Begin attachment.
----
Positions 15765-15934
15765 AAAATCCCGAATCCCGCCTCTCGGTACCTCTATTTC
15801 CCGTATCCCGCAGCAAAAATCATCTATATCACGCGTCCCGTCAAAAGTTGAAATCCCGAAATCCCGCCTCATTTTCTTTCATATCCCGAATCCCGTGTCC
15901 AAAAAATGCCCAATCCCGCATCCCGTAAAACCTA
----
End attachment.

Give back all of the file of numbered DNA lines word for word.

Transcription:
Positions 15765-15934
15765 AAAATCCCGAATCCCGCCTCTCGGTACCTCTATTTC
15801 CCGTATCCCGCAGCAAAAATCATCTATATCACGCGTCCCGTCAAAAGTTGAAATCCCGAAATCCCGCCTCATTTTCTTTCATATCCCGAATCCCGTGTCC
15901 AAAAAATGCCCAATCCCGCATCCCGTAAAACCTA